Different results from 3 labs - Brad Penn

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Jan 9, 2009
Menlo Park, ca
First as of now Brad Penn didn't have their new 15w40 out yet so I mixed equally some 10w30 and 20w50 to achieve 15w40. This was done after consulting with Brad Penn.

Prior to the mix I had sent a sample of virgin 20w50 to Peterson Cat labs. Then I mixed the above numbers and put the 15w40 mix into the car running it 100 miles. So yes the 15w40 is not real virgin but for the purpose of this test, I was only really after the zinc and Phos numbers. This mix went to both Blackstone and Polaris.

Here's the numbers

..................... Zinc - Phos - Sodium ----Miles on oil
Peterson Cat (20w50)---1049----952----339---------0
Blackstone (15w40)-----1107----938----319-------100
Polaris (15w40)--------1600---1226----388-------100

Both Blackstone commented on how high the Sodium level is pointing to either it is because it's a newly rebuilt engine or it's an additive. Note that Peterson had similar numbers and that oil was virgin. So I am pointing to an additive.

But what got me is Polaris's high zinc and phos's numbers.
Assuming the 10w30 has same or less zddp than the 20w50, which is very likely, then Polaris must be way off.

Nice to hear an oil company comfirm the creation of a 15w40 by mixing 10w30 with 20w50, presumably they said 50 50 mix.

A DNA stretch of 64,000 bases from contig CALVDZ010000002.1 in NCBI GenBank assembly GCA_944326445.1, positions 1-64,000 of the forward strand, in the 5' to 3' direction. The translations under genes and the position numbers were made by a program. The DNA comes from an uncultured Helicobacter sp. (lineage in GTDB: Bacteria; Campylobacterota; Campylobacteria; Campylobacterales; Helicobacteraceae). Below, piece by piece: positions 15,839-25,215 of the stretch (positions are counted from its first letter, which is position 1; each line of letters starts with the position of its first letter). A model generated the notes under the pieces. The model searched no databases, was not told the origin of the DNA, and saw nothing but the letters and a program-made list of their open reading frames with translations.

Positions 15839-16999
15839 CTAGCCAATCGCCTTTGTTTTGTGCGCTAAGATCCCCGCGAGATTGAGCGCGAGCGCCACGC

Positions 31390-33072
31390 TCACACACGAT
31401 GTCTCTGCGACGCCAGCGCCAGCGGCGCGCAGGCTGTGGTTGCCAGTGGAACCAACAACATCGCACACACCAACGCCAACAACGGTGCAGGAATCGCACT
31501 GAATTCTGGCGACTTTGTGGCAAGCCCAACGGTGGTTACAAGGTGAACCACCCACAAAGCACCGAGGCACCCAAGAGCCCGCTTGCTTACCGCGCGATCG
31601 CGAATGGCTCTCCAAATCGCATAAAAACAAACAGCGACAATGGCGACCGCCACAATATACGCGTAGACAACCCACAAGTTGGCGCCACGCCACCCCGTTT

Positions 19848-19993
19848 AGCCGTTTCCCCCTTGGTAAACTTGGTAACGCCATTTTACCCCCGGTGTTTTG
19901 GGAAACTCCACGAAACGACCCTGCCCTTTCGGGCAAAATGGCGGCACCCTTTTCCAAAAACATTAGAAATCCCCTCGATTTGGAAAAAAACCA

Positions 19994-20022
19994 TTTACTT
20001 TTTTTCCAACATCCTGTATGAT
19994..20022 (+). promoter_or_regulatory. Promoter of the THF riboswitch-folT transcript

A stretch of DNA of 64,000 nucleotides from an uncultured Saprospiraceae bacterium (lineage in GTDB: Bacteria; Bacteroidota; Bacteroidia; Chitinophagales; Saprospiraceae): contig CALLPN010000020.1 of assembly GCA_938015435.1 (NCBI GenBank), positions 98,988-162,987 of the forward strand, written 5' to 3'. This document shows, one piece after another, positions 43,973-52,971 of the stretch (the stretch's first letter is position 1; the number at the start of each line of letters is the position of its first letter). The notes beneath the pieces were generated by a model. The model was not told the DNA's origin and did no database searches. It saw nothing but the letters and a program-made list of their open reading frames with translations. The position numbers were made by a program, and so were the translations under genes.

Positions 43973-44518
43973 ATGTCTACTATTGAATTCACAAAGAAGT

Polaris Labs meets the highest level of accreditation attainable by a testing lab with the ISO/IEC 17025:2005 - A2LA. That doesn’t mean they don’t make mistakes or never have made a mistake. However, getting two different lab results – one from Blackstone and then one from Polaris and then placing the doubt on the highly accredited lab (Polaris) seems a bit flip flopped.

Remember we have seen Blackstone VOA reports on this board that have proven to be low on the ZDDP numbers.
All of the labs will report different results in many ASTM standard tests. When they submit their test results for a round robin comparison for certification, they are considered for a pass/fail grade for each standard based on what the mean average results were from the other labs submitting their results. So, unless you get a copy of the ASTM ISDO0707-Interlaboratory cross check program results for your lab, you really don't know how accurate they are for ZDDP reporting, or any of the ASTM standards for that matter. From the results I've seen, you don't have to pass every test to get the ISO/IEC 17025:2005 certification.

As a personal experience note, I once complained to an oil company about additive levels seeming to be lower than I would expect from one of their products and sent them a VOA from Blackstone to illustrate my concern. They told me to start using Polaris Labs and I would be happier with the additive levels!

Moral of the story...if you want higher additives, use Polaris Labs!
The other moral might be to stick with one lab and learn to see and interpret the trends there. Well, assuming you can count on the result being consistent, at least.

This is why I have started getting VOAs on everything I use. That gives me the baseline start for both the batch and the brand I'm going to UOA later. I know that's not anything new and is generally good advice, but it doesn't appear that all that many BITOGers practice it. Until recently, that included me. What do they say about the newly converted being the most outspokenly fervent....?

Anyway, these days, I'm even less concerned with proving that my oil's better than yours, and more with getting the most from my money.
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Originally Posted By: INDYMAC

Moral of the story...if you want higher additives, use Polaris Labs!

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